The corrobery night came. King Captain and four more comes to take us to this ball. But in the first place he must have supper from white fellow. Then he asked all our names and commenced to dress themselves before the window with a lot of ashes from a firestick to white his face, then his arms and body, and a white stripe down each side their legs. Some of them had stuff like red paint on their bodies and presented a most frightful appearance. Supper over and pipes lit, the sun gone down, King Captain and his men lift their clubs or wadis and wishes us to come on. He lights a large fire stick out of the fire and leads the way, and six of us follow, our four black friends through the bush towards their camp, on a nice plain near to a large creek which we were taken on a canoe across and landed in sight of the camp fires, King Captain using great skill in paddling the deep loaded canoe to the other side of the creek, he standing all the time and paddling in real native fashion.

At this time, the King gives a very loud cooee, a cry at the pitch of his voice to warn King Billy that he was coming. At this time his song and noise is making the woods ring. The night is so quiet and beautiful. On reaching the camp, was large fires all around and a little hut made of bark near to each fire. Then a little way off was some large fires blazing around the king and all his people, in full dress painted with white and red dirt all over their bodies and weapons of war all stuck up in the ground near them. They were glad to see us and struck up a song and told us corrobery was going to begin, the woman sitting on the ground beating the drum while others was beating on two sticks, and children all sitting around.

CampfireWe had not long arrived when Mr Thomas Petrie came from his station which was scarce a mile off and took his seat at a campfire among a lot of old women or gins as the blacks call their wives sometimes or them call them their black Marys. I will say something about Mr Petrie again. The corrobery begins. The act or scene is the black mounted police after the blackfellows in the bush and hunting them down. Some of the strongest acts as the horse, then another mounts on his back, his skin dresses in the uniform of the black police, armed with boomerang for revolver. The scene looks fine and so like them. They dismount in front of their large fires and takes up their places in a dance and song while the whole joins in this war song at the pitch of their voice which can be heard for miles off on a quiet night.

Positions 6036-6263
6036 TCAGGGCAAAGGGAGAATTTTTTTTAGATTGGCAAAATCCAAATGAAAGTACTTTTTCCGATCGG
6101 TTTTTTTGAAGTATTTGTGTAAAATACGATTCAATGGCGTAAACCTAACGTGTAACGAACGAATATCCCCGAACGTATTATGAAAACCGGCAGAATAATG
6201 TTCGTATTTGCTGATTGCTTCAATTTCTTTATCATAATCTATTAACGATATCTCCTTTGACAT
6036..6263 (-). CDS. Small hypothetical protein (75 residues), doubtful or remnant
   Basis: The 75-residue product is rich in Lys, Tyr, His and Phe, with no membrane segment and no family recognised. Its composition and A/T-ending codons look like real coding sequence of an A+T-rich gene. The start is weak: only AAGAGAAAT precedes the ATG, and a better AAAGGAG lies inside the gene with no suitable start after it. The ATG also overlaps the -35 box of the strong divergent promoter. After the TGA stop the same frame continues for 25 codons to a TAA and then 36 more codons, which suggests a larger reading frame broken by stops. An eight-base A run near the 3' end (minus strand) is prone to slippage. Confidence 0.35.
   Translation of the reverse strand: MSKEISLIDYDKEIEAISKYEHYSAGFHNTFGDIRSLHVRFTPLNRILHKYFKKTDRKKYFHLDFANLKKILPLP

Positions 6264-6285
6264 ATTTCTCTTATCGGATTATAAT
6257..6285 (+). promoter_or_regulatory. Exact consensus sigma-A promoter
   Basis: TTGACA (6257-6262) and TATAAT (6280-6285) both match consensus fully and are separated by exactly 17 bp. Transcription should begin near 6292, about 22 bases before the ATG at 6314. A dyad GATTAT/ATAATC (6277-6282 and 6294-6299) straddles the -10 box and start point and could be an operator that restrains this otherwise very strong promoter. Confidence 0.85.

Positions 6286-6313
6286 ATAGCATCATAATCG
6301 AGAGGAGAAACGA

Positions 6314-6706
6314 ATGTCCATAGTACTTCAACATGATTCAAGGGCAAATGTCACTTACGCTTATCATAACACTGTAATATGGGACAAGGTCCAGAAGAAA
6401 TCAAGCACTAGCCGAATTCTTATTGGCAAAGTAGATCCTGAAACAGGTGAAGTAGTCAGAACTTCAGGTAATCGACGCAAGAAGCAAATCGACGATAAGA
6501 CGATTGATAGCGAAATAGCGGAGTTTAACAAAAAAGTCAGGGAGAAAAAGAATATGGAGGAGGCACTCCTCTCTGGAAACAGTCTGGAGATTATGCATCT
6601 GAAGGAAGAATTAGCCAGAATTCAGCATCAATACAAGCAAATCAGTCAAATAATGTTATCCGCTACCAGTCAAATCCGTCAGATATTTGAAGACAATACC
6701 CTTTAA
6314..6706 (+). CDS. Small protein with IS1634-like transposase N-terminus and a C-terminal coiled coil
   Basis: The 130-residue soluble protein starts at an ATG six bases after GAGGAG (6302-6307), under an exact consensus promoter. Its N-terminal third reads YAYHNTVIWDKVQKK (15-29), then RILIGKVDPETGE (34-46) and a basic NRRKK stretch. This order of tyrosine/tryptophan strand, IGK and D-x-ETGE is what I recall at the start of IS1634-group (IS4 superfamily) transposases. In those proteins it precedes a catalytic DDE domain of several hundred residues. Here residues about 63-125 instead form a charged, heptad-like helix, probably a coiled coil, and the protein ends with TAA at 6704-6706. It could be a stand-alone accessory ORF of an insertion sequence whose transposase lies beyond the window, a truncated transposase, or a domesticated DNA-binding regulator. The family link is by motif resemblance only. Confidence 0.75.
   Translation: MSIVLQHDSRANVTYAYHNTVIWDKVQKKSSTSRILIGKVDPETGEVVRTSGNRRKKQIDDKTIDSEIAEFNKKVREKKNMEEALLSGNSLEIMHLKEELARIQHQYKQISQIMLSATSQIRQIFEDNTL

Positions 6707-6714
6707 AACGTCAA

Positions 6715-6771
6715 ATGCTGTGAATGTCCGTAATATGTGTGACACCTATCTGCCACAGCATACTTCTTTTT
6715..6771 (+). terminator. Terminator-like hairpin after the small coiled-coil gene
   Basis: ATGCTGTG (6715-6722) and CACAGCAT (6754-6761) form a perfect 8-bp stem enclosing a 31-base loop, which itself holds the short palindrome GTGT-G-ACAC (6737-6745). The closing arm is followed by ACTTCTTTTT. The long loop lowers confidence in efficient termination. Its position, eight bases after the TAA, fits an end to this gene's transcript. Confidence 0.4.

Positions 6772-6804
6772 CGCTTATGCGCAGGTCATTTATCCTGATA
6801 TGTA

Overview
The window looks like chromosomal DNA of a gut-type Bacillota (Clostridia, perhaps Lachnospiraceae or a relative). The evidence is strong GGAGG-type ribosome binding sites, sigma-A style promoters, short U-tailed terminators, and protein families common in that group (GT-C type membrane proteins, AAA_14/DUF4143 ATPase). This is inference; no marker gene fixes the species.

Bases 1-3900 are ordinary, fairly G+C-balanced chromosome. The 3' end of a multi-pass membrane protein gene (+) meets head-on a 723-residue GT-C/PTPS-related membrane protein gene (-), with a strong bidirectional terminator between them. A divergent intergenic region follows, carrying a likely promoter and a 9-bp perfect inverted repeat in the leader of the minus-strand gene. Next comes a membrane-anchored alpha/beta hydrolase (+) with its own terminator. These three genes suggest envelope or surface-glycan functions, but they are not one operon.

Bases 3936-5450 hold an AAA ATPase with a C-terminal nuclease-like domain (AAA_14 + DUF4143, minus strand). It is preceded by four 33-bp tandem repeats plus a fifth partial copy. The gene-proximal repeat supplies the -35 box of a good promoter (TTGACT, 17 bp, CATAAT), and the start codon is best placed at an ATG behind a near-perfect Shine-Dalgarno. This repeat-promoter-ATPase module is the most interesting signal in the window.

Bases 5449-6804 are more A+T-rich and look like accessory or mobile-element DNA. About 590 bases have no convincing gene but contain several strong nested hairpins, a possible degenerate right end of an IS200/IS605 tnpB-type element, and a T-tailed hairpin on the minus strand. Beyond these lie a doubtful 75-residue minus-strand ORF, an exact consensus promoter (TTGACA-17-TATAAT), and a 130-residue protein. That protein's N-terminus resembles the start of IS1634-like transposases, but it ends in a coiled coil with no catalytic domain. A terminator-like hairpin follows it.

Then supper commences which sees snakes, newly roasted fish, kangaroo, honey possum, shellfish all brought forth out of hot ashes of the camp fires. So we were wanted to take and have a large kangaroos tail from them of which he refused telling them I had supper. During this time they are all talking in their native language to Mr Petrie who is sitting and smoking asking them of their hunting adventures. They tell him they killed a very large old man kangaroo in his Pocket – a part of his run for cattle they call the Pocket.

ThomasPetrie copy
Unidentified, Thomas Petrie (1831-1910), John Oxley Library, State Library of Queensland

Mr Petrie – Petrie has a station is about thirty years of age, is married at the Pine River. The blacks look up to him and will do anything for him. They say Tommy Petery black fellows brother. Him is jumped up white fellow now is their belief I was told. Mr Petery was brought up from a child among them, so he can talk to them in all their languages and feels quite at home at their camp fire. If they find any of his cattle astray or bogged they will take them home to the station. His place is a home for many of the old people who cannot follow the tribes. I am told Mr Petrie can eat a snake with them, but I left the corrobery very well pleased also. Mr Petrie was very obliging in getting me to understand many questions they asked me. Some of them wanted my coat, others my shirt, some my hat but these demands I did not grant so I left the corrobery after supper. But the noise of songs continued till near morning.

That morning the sun had barely risen when we were all wakened by King Captain and his men at our window looking at themselves in the glass and wishing us to rise, get supper for him as he was going to Brisbane that day. What a sight I never seen, their bodies covered over with white ashes and quite overjoyed at last night’s corrobery saying it was a bougery one, that is a good one. I forgot to mention one dish at the ball among the other varieties. That was a roasted bullock’s head with large horns still on.

The generosity of Sandra Eaton, descendant of James Aird, in making his diary available to us all has been a very important gift. Through James’ eyes, we are offered detailed accounts of everyday experiences – and it is these stories that connect us more deeply to our land and its people.